Shit! I was miles away. Who’s calling me? Oh, Daniels again, oldest member on the rowing team and soon to graduate his Master’s degree. I can guess what he wants, but he’s completely clueless about me.
“We’re all going for a drink at the Riverman. You coming?”
“No, thanks. I’m going for a run.”
He gawps at me and shakes his head in disbelief.
“You are a fucking machine, Grey,” he says and walks away leaving me alone.
That’s how I like it. And I know what he’s thinking – that I’m not a team player, a weirdo. The truth is I don’t really feel like going for a run, not after two hours of intensive rowing practice. I have to work hard to keep up with the rest of the team, to be better than them. I’m six-one but still the shortest, lightest and youngest guy on the team. They think I’m hardcore because I always go for a run after a training session. Maybe I am: my ‘sessions’ with Elena have taught me to endure, to hide what I feel. I am fucking hardcore – none of the team would believe what I can endure. There’s also no way I can shower at the same time as the rest of them – not with the fading marks of Elena’s cane all over my back and down my ass. I smile to myself. That would definitely raise a few eyebrows.
My smile falls. It’s still hard to leave her in Seattle, even after nearly two years at Harvard. If I don’t see her for more than three or four weeks, I begin to feel off kilter. I know my parents are still worried about me being out here alone. It’s fucking irritating – they keep asking me if I’ve made any ‘friends’. They think I might start drinking again or go off the rails in some other way. That’s not going to happen: Elena has taught me discipline – over my mind and body. I’m here to work. That’s all. But it’s getting harder, not easier. I don’t know why.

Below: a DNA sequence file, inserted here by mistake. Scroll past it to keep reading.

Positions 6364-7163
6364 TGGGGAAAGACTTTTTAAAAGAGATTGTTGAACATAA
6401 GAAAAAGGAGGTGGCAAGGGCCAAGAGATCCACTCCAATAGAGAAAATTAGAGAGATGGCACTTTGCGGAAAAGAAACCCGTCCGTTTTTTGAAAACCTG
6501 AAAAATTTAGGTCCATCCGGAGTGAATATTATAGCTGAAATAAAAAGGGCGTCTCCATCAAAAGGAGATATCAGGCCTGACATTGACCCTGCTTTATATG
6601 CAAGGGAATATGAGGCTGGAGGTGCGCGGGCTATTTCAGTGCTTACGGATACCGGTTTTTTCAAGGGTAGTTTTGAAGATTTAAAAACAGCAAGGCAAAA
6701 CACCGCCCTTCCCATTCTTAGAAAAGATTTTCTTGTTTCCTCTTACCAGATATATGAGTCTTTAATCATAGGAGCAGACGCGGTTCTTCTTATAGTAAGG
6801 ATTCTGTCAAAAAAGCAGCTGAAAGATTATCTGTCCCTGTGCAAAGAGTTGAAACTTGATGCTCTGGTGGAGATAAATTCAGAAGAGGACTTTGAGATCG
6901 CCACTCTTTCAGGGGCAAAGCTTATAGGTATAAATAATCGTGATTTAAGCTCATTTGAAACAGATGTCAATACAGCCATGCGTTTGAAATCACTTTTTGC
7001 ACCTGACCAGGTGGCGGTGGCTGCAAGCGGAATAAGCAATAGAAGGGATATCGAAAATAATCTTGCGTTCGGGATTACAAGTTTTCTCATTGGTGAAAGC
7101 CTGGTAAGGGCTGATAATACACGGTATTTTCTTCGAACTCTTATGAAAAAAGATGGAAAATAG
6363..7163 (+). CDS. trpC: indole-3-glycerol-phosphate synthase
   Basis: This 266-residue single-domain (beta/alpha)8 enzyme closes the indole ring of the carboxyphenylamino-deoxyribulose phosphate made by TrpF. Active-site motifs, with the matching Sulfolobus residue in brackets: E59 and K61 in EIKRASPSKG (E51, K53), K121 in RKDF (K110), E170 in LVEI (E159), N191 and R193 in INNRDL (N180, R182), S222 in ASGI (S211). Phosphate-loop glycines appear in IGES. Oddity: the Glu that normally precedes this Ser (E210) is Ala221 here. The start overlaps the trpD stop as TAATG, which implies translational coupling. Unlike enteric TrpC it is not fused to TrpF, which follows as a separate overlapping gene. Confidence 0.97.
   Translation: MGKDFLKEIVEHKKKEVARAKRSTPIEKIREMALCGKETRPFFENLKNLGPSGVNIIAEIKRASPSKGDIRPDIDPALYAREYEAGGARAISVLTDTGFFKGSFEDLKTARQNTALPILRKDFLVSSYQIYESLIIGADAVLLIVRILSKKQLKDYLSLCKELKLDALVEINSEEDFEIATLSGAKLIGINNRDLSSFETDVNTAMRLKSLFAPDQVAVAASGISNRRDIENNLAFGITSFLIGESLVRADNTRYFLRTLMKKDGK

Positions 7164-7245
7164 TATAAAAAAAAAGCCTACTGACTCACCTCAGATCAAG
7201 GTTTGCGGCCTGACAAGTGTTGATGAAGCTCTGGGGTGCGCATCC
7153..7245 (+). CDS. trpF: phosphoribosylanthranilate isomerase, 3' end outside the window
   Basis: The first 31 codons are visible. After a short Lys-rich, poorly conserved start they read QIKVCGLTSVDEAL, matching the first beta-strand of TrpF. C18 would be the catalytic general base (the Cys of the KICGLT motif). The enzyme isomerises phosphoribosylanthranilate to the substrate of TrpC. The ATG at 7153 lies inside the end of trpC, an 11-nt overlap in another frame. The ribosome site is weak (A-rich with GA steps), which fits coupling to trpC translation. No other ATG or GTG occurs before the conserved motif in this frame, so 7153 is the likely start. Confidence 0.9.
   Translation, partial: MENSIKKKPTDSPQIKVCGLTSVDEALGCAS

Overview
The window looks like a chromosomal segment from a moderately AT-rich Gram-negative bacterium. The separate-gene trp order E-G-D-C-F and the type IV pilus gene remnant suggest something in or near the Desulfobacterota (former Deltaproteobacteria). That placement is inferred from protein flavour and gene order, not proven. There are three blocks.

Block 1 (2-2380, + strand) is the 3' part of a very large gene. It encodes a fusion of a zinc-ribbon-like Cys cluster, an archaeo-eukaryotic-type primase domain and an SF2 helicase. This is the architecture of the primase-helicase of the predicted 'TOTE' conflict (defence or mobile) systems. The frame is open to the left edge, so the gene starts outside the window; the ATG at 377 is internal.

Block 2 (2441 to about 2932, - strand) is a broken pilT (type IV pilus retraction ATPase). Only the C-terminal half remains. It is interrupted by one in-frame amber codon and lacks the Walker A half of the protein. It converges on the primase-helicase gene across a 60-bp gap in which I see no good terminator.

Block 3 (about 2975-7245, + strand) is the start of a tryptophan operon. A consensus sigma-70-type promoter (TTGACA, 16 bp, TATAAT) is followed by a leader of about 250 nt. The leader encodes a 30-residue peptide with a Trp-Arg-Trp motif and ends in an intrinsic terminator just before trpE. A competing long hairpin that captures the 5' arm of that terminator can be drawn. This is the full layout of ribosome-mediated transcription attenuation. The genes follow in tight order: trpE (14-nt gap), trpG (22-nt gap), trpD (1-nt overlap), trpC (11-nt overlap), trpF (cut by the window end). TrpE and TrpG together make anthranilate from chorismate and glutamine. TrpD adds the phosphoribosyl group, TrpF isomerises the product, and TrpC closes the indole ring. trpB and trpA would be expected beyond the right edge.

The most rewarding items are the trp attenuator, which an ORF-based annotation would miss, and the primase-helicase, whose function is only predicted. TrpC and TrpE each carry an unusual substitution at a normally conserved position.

I run a couple of miles then slowly jog back to the boathouse men’s locker room. I strip off my sweaty kit and gratefully let the hot water flow over me. Hot water, being clean – these are pleasures I never tire of. Maybe it’s because I haven’t always had them. I shake my head and roll my shoulder muscles to dispel the memory.
When I turn off the faucet Jeff Williams, the number four stroke, is staring at me in horror.